Review: Untidy Towns by Kate O’Donnell

UntidyTowns

 

I ran away on a Tuesday afternoon in late March. Six pm and I was headed south-west in a train that smelled stale. I had put two hours and however many kilometres behind me. Walking the length of the carriage and back again to stretch my legs, I lurched and pitched with and against the movements of the train. I’d done it now. Right decision. Wrong decision. My decision.

 

Set in the fictional country town of Emyvale, Untidy Towns is a contemporary novel narrated by Adelaide, a seventeen year old who is sick of living her life on other people’s terms. Adelaide drops out of the prestigious school she had been attending under a scholarship and heads back to her family in Emyvale to regroup, to breathe, and to try to figure out what she wants from her own life. Her mother sends Addie to work for her grandad at the Emyvale Historical Society. Addie starts hanging out with Jarrod, and realises he is just as stuck as she is. Addie realises she has to play an active role in her own life in order to find purpose and happiness.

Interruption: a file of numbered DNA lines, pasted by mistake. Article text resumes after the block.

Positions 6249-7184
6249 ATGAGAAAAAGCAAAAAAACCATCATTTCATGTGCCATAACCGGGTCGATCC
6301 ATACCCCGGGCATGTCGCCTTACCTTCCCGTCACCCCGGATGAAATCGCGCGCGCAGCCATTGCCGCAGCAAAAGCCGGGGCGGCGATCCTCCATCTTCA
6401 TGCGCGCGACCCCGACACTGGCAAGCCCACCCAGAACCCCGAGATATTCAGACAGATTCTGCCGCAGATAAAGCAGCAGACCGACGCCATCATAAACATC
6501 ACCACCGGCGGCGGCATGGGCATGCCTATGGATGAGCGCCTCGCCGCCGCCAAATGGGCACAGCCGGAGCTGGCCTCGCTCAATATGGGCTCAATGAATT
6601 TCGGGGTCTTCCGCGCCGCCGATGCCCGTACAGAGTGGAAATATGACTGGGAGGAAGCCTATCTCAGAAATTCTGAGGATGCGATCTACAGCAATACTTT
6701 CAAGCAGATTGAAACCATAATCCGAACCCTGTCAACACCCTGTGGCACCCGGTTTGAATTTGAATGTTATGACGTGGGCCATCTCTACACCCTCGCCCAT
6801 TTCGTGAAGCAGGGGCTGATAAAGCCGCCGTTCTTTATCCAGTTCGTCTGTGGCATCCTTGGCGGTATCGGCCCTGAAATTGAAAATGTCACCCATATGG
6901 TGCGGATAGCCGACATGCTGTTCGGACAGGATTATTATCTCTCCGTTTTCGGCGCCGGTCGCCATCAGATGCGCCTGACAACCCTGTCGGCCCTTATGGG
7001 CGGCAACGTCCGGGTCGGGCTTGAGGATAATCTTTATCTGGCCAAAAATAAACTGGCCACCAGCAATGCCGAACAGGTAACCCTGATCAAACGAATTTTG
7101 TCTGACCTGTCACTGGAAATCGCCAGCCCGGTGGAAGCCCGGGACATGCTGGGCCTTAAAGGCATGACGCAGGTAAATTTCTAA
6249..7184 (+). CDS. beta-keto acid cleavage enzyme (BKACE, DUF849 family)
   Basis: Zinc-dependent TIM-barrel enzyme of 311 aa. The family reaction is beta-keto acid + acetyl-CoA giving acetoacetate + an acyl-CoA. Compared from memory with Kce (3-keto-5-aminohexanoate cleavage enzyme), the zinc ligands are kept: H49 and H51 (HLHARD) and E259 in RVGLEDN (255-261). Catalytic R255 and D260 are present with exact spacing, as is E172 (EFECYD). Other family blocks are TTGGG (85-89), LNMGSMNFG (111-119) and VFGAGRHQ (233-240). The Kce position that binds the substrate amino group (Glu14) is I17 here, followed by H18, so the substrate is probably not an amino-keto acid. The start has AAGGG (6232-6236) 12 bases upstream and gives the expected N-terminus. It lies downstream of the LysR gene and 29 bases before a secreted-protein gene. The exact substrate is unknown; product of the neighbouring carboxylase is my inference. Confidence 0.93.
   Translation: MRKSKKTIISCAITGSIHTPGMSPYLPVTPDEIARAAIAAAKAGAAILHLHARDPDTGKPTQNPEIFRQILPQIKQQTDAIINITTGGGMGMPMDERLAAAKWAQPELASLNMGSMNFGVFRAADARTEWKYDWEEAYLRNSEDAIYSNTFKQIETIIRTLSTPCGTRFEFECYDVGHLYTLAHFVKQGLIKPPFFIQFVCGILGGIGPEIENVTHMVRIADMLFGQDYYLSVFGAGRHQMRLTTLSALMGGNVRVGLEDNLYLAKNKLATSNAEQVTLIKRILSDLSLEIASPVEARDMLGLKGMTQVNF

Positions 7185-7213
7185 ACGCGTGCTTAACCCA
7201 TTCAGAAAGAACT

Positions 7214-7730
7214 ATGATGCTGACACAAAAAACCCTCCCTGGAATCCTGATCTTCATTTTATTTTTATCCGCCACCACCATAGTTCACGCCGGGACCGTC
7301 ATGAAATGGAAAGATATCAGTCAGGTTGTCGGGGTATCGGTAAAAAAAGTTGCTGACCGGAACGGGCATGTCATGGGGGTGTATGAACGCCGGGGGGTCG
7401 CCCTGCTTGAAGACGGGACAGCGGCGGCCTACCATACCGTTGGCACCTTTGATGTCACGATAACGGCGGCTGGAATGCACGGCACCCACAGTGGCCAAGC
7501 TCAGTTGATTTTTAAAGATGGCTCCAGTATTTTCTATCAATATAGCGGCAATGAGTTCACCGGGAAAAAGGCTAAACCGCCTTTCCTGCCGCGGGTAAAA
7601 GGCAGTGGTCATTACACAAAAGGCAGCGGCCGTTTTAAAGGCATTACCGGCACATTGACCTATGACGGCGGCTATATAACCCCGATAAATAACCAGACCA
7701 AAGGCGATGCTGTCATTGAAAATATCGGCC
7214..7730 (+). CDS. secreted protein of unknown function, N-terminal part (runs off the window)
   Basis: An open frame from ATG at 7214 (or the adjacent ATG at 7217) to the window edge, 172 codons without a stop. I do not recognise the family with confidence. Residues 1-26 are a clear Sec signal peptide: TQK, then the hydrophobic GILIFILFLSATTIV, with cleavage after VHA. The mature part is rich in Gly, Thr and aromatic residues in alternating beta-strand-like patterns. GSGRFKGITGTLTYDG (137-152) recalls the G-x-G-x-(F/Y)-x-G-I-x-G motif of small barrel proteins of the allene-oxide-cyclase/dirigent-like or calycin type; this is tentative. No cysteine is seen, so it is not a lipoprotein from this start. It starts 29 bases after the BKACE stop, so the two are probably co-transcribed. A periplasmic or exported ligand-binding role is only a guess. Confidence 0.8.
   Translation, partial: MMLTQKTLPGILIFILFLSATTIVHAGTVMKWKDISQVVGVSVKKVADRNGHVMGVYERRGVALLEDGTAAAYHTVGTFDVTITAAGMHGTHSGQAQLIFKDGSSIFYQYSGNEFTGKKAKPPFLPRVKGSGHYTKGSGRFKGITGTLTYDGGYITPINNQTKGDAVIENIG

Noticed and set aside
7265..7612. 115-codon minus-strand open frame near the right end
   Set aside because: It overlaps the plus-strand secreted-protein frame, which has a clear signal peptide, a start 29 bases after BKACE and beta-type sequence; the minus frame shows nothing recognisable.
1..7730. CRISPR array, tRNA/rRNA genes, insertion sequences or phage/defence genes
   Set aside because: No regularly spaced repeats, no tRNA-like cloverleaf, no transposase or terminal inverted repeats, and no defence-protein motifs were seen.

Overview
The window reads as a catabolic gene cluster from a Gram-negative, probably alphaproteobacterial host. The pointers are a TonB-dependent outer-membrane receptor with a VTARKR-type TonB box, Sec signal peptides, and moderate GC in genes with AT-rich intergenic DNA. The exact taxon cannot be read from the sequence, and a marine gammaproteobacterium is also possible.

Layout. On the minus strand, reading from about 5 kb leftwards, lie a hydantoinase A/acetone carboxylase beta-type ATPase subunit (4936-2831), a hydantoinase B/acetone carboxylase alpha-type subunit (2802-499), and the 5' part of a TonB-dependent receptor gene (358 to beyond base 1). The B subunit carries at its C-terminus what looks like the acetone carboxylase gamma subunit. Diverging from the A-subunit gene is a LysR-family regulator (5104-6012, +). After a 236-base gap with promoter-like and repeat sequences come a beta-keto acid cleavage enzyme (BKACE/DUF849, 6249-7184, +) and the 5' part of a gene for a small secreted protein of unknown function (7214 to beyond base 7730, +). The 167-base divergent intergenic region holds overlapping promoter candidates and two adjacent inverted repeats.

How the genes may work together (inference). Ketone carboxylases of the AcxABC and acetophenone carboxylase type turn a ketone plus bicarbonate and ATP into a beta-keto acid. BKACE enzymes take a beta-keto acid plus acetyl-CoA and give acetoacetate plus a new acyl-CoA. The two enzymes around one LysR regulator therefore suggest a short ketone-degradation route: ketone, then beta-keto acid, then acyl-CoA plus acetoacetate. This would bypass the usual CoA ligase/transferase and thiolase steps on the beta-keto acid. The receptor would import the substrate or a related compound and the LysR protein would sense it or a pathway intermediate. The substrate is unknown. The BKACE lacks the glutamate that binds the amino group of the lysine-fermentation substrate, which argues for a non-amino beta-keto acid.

Untidy Towns is a beautifully written novel about family, friendships and forging your own path to happiness. Unsure of where her future lies, Addie finds herself taking stock of her own life. Leaving her prestigious school and returning to the town in which she grew up provides Addie with the opportunity to look at her town, family and friends through fresh eyes. The novel is character-driven, and is therefore reliant on believable and intriguing characters to move the story forward. There is no one single antagonist standing in Adelaide’s way, just as there is no champion waiting to rescue her. Kate O’Donnell has created a collection of endearing and multifaceted characters who propel Addie to take charge of her own life, including her supportive mother who offers a balance of reassurance and authority without ever seeming too controlling, and Adelaide’s extroverted private school friend Mia, whose social confidence compliments Addie’s introverted tendencies but also arguably holds Addie back from becoming an active participant in her own life.

The pacing of Untidy Towns beautifully compliments the major theme of the book of slowing down and taking stock. The novel doesn’t seek to provide answers, but reads as more of an acknowledgement of the intense amount of stress that teens endure during their final year of schooling and the accompanying weight of expectation of a future they are expected to have perfectly mapped out. If this book was fast-paced and filled with plot twists, then it would be contradicting its own message of slowing down and finding happiness in the here and now. The pacing and the structure beautifully aligns with its message – something I only fully appreciated once I finished reading it.

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